HARRISBURG — Jerry Sandusky was charged nearly three years after a boy from Clinton County came forward to say he was abused by the Penn State coach.
“Taking the evidence as it was at the time, then the decision not to charge fit within acceptable bounds of prosecutorial discretion,” said Geoffrey Moulton
Investigator Geoffrey Moulton says prosecutors could have had more evidence earlier against Sandusky if they hadn’t made some initial mistakes.
But the prosecutors who got the conviction against Sandusky said they had legitimate reasons for their early moves, responding, “We believe the citizens of Pennsylvania are far more interested in results than in attempts to second guess and finely sift for criticisms.”
Former Luzerne County District Attorney and Judge Peter Paul Olszewski agrees that it’s hard to judge an investigation in hindsight that prosecutors face tough choices.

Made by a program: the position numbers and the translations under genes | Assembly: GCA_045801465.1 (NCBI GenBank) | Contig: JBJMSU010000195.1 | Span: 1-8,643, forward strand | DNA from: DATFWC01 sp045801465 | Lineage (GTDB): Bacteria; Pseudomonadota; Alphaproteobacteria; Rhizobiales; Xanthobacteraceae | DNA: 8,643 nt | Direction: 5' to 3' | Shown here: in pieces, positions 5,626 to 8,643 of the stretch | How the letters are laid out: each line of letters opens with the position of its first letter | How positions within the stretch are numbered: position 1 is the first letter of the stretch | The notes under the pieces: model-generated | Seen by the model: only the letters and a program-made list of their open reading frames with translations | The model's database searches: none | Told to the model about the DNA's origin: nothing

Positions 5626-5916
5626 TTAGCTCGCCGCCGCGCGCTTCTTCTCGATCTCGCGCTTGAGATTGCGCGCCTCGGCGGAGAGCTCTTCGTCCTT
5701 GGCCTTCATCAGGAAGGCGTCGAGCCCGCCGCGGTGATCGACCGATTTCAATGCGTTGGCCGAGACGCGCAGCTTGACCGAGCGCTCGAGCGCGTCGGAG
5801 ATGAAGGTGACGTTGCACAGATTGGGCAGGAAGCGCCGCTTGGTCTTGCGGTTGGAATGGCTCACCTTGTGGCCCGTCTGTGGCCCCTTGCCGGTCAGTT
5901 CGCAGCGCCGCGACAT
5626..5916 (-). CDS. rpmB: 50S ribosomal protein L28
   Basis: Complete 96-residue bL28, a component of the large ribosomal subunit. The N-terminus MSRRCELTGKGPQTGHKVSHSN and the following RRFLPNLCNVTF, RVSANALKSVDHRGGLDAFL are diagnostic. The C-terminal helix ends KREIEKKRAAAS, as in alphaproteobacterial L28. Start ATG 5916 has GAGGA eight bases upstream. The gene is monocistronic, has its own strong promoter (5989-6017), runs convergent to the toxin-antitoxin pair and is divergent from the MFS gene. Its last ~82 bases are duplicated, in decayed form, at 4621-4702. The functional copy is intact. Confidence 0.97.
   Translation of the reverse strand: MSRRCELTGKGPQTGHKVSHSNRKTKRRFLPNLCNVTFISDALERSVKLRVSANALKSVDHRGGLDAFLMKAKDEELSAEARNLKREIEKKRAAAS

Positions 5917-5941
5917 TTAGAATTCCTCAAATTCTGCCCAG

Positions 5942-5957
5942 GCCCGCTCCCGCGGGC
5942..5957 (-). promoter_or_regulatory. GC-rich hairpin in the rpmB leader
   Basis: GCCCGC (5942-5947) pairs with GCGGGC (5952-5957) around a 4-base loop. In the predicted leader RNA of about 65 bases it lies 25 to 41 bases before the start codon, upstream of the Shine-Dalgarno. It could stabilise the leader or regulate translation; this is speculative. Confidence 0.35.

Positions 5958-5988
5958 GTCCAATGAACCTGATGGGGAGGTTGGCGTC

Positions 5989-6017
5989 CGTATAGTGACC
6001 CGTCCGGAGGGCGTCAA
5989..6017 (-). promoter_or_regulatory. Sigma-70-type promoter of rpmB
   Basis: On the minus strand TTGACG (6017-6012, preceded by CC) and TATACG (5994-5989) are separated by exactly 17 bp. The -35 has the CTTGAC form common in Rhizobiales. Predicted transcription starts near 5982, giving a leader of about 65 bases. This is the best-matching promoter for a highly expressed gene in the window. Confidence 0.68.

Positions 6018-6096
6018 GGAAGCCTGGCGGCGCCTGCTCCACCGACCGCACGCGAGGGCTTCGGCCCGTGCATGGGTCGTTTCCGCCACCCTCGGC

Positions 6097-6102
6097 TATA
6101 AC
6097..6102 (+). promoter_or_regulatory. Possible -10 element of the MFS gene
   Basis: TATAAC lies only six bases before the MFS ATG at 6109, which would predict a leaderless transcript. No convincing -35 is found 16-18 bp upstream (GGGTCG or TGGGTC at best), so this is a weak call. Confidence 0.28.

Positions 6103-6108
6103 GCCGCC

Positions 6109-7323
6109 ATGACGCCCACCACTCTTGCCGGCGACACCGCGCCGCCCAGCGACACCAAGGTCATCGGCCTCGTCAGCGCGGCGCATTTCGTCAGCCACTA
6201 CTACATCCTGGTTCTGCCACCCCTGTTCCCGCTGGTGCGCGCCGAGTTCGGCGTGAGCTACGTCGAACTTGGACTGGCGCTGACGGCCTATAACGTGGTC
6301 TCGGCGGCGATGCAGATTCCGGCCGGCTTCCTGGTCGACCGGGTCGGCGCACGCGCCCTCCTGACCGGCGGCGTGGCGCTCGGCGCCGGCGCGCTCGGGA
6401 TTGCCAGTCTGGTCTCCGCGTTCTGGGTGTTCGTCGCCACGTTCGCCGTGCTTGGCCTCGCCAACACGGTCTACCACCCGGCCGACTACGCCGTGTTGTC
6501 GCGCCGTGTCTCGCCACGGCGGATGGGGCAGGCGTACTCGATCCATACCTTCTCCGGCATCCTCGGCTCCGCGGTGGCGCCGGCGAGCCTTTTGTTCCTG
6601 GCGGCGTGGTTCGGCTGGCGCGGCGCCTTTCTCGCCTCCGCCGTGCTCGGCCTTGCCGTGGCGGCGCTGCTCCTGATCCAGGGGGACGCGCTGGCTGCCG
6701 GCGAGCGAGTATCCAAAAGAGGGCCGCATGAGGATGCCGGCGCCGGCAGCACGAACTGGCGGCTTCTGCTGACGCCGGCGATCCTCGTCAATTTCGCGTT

“I think it’s difficult to criticize investigators and prosecutors at this point in time. Prosecutors have discretion and that’s a huge part of what prosecutors use every day,” Olszewski said.
But Olszewski believes the AG’s probe was important in its main finding.
“I think the public can certainly rest a lot easier when the investigation found that politics is not directly responsible for delays in the prosecution.”
The prosecutors who convicted Sandusky added, “no member of this team deserves criticism or censure by the public because this team accomplished a very rare feat: the near-perfect discovery and prosecution of a horribly successful serial pedophile.”
The report issued Monday also has some recommendations about what should be done in future sex abuse investigations, but it still leaves room for people to debate the length of the Sandusky investigation.